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Giving credit


In the introduction to a story I submitted today I explained that it had started out to be a sex story, but the characters wouldn't go for it and turned it into a romance. The idea for that intro came from several threads here about characters rebelling. I hope that isn't considered theft of ideas. It wasn't meant to be, if anybody is upset, I apologize. It did seem to fit my situation.

Chris Podhola


If what you did was theft, there wouldn't be an author on the planet who could claim originality.

Replies:   sejintenej

Theft is when you give your character a capability that a reader reminds you came from Michael Smith, the "Stranger in a Strange Land".



Thanks, it was included for a reason. This wasn't my first submission, but it was my first that wasn't a purely sex story. I wanted to warn off anyone who was expecting more of the usual. During my "cooling off" period between finishing the story and my proof reading I decided to use a different pen name. This actually made it unnecessary but by then I just thought of it as part of the story.



That is where the story comes to life. It is funny how life very seldom follows a set plan.


@Chris Podhola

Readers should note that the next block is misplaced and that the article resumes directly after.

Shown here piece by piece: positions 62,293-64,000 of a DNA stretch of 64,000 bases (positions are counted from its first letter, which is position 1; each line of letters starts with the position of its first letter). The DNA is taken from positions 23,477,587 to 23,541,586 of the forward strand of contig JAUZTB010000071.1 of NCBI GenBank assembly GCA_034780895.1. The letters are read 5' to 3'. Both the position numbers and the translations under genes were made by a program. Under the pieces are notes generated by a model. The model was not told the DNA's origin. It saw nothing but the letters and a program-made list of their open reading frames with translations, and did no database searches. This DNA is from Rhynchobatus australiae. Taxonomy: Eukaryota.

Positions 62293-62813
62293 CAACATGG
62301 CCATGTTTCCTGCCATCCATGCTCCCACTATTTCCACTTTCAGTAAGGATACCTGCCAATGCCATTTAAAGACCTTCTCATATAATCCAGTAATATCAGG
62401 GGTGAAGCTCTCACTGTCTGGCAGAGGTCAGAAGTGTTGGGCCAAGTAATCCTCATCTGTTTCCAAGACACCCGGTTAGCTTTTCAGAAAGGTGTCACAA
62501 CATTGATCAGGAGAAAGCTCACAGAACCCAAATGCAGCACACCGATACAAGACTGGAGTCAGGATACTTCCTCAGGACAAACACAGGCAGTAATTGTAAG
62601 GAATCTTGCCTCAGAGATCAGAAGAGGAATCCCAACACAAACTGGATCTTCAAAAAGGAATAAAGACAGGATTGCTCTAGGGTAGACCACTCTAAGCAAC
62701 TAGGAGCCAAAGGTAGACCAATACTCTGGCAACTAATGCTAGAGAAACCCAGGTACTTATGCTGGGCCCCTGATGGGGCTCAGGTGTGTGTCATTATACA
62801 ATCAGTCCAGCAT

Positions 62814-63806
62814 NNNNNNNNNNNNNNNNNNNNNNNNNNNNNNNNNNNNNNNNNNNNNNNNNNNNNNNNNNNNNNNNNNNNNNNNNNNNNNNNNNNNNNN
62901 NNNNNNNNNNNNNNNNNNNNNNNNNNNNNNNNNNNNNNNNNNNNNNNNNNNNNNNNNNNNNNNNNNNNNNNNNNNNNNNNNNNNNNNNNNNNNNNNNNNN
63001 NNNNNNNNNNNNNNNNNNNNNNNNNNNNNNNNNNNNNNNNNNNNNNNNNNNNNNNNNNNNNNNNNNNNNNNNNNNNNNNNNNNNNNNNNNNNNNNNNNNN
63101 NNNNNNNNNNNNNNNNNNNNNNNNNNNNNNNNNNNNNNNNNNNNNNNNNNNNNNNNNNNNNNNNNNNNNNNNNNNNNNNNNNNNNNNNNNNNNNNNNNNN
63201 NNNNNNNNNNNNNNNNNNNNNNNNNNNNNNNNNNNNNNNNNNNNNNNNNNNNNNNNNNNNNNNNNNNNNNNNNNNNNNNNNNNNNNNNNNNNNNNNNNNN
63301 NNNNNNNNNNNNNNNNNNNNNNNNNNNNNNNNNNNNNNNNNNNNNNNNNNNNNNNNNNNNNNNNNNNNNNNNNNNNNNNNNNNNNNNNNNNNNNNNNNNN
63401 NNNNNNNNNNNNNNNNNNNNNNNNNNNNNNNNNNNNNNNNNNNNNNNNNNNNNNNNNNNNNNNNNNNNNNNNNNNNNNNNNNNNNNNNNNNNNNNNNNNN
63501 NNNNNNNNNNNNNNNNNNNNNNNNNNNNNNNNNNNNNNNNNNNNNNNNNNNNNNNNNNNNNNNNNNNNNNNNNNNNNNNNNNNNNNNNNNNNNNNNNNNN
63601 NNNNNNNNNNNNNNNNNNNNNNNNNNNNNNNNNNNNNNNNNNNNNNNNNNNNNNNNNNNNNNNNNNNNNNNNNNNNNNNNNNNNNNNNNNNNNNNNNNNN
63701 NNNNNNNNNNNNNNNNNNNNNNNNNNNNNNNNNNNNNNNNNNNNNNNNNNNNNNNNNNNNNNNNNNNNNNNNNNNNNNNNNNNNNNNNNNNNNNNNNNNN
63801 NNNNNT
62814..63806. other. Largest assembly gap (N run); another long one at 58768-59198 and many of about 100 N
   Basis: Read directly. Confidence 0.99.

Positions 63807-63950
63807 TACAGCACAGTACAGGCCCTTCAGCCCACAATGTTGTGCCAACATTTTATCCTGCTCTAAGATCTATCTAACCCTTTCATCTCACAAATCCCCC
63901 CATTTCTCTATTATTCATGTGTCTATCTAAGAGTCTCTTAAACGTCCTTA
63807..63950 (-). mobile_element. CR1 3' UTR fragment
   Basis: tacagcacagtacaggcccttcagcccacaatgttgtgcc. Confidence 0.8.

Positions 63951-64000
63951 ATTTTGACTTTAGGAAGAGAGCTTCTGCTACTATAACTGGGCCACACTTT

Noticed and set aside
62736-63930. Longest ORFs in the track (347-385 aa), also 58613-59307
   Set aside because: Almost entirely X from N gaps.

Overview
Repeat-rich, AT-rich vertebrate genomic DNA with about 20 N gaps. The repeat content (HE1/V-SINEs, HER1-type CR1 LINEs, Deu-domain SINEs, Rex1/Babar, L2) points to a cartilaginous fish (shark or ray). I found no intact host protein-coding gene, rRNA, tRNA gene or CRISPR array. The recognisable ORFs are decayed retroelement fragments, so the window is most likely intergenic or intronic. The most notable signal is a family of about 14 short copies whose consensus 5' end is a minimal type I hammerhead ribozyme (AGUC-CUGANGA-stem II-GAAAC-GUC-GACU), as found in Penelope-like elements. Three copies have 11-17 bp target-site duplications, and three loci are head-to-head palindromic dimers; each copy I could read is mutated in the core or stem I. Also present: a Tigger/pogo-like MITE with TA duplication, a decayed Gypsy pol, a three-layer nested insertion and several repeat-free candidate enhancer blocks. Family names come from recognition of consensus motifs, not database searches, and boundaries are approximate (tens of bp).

If what you did was theft, there wouldn't be an author on the planet who could claim originality.

Agreed; we could only have one story involving "doover" because the rest would be stealing the story concept. As a parallel there are only 29 types of fraud - every fraud to date has been a variation on one of those 29

Replies:   El_Sol


I had a little logic professor that drew up a proof that there are only seven stories.

1. A
2. A + B = A + B
3. A + B = A or B
4. A + B = C = Not A and Not B and Not A + B

I don't remember the rest just the period long digression when I argued that # 2 and # 4 were just variations of # 1.

Then we got into the discussion that the Book of Genesis contains all possible simple templates for all stories.

I miss philosophy classes.

Crumbly Writer

As one of those who've discussed 'characters going rogue', I have a few comments:

1) Copyright theft involves the stealing of words, not of concepts. If you can write a better version of Star Wars, set in a completely independent universe, then more power to you. Writing inspires writing. If authors couldn't build on the word of others, then there would still only be one vampire, one zombie and one spy novel.

2) As I've stated before, your character know your story better than you do. You [often] have a predetermined destination in mind, but your characters will know whether that destination will work or not.

3) I'm not sure where the 'theft' accusation comes from? Because you changed your story mid-process? Because you included the ideas of characters 'acting out' as a plotline? That you credited someone else for giving you an idea? So far, I'm not seeing any potential problems from any of these.

Replies:   MountainLaurel

@Crumbly Writer

I may have given you the wrong impression, there was no theft accusation, it was an afterthought I had after the story was submitted. It occurred to me that after I used a different pen name, the introduction wasn't necessary, but it might look like I was taking credit for the the idea. Also, it applied to the introductory paragraph only. Anyway, thanks everybody for understanding.

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